CD3 Recovery Systems
up in the late 1900’s has exposed us to the birth and evolution
of rocketry in the United States, not only in government activities,
but in the hobby and amateur realm as well. This interest and
growth in hobby rocketry has created an industry that now provides
products to rocketeers, from the entry-level needs of hobbyists
to the advanced needs of amateurs. People are building rockets
equipped with downlink video, or onboard video cameras. Flight
computers are available from many manufacturers, utilizing things
like 12 bit processors, accelerometers and barometric sensors,
GPS, flight data recording capabilities, expansion boards and
sophistication of hobby rocketry presents new challenges. Traveling
in excess of Mach is commonplace. Building rockets using advanced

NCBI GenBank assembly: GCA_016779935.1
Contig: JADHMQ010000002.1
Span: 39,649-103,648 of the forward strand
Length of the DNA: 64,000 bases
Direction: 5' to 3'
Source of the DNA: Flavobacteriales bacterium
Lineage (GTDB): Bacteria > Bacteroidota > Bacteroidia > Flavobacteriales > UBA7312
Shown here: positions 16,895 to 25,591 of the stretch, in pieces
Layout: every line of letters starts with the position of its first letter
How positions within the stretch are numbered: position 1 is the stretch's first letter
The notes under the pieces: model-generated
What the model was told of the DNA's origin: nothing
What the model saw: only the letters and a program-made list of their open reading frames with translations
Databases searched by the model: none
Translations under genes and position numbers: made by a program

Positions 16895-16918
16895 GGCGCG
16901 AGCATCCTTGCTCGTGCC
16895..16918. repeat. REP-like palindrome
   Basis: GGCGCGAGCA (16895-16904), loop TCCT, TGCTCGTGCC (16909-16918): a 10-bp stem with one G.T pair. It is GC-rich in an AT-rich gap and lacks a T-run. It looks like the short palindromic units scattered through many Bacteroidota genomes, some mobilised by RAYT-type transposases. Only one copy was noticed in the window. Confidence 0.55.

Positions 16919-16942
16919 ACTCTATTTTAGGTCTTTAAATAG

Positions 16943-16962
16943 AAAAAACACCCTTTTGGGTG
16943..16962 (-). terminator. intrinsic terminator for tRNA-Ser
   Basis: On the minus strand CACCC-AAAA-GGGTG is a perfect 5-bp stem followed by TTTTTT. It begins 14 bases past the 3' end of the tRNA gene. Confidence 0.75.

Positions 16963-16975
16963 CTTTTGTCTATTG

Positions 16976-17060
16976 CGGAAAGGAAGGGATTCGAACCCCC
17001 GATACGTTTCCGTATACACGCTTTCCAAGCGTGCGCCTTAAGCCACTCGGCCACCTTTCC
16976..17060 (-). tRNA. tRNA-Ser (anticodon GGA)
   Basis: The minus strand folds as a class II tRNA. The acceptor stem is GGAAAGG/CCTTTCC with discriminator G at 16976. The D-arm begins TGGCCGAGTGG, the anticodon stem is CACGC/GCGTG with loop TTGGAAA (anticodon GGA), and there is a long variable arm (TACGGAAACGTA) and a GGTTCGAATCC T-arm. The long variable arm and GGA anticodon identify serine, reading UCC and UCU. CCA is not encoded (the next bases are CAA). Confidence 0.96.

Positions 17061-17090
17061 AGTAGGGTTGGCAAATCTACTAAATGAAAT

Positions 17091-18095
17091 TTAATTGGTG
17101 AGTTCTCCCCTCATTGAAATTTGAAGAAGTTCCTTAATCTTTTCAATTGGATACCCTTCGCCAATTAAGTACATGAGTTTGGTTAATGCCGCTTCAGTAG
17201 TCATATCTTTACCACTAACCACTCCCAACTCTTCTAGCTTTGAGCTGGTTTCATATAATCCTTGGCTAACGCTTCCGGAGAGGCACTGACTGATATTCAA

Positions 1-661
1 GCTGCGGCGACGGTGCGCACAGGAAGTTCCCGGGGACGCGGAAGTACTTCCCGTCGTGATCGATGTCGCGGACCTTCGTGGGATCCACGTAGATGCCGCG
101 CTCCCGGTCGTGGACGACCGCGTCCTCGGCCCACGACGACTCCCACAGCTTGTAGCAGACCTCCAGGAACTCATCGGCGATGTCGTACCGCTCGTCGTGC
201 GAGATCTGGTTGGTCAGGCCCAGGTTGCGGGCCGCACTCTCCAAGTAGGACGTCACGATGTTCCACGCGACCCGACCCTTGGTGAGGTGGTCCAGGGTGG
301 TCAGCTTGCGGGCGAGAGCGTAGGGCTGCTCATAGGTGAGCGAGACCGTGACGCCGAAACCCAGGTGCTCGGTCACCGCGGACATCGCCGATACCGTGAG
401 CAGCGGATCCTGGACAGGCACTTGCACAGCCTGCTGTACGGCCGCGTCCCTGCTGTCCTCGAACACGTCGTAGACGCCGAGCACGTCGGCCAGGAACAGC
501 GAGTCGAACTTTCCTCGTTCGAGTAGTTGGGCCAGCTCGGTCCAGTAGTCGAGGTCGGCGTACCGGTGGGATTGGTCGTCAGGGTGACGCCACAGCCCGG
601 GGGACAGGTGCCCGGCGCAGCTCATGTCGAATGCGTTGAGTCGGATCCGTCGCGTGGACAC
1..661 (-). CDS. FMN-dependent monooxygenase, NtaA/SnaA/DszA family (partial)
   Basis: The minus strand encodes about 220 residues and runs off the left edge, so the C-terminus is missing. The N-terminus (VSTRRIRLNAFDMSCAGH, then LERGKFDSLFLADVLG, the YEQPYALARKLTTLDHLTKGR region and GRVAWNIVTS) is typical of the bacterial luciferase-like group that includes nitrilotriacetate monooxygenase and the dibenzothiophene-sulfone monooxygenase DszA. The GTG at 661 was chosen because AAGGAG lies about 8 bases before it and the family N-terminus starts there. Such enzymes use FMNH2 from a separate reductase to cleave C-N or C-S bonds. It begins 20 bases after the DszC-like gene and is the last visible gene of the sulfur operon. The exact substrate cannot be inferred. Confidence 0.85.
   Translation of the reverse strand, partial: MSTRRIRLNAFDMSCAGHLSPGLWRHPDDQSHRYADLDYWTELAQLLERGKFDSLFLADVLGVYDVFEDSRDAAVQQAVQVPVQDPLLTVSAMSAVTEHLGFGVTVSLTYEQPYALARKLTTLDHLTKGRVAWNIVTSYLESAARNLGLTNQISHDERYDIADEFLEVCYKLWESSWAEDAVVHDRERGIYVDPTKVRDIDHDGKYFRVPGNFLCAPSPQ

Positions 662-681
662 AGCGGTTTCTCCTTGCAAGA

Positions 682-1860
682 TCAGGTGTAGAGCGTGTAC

techniques is important, like using carbon fiber or Kevlar for
airframes, graphite plates for fins to eliminate flutter, proper
aerodynamic modeling to insure the rocket will fly in a stable
manner and so forth.
One area of
rocketry that has interested me over the years is that of recovery.
There had to be a better way to separate a rocket than lighting
some nasty black powder. I was tired of ruining expensive parachutes,
burnt recovery lines, Nomex stuffed everywhere, powder residue
everywhere and the danger of the powder going off.
In the Black Rock desert where we launch each year, there has
been an increase in the number of rockets that were not recovered
when flown over 20,000 ft. For several years, discussions centered
on why this was occurring. Every rocket flown high seemed to fail
in recovery and crash.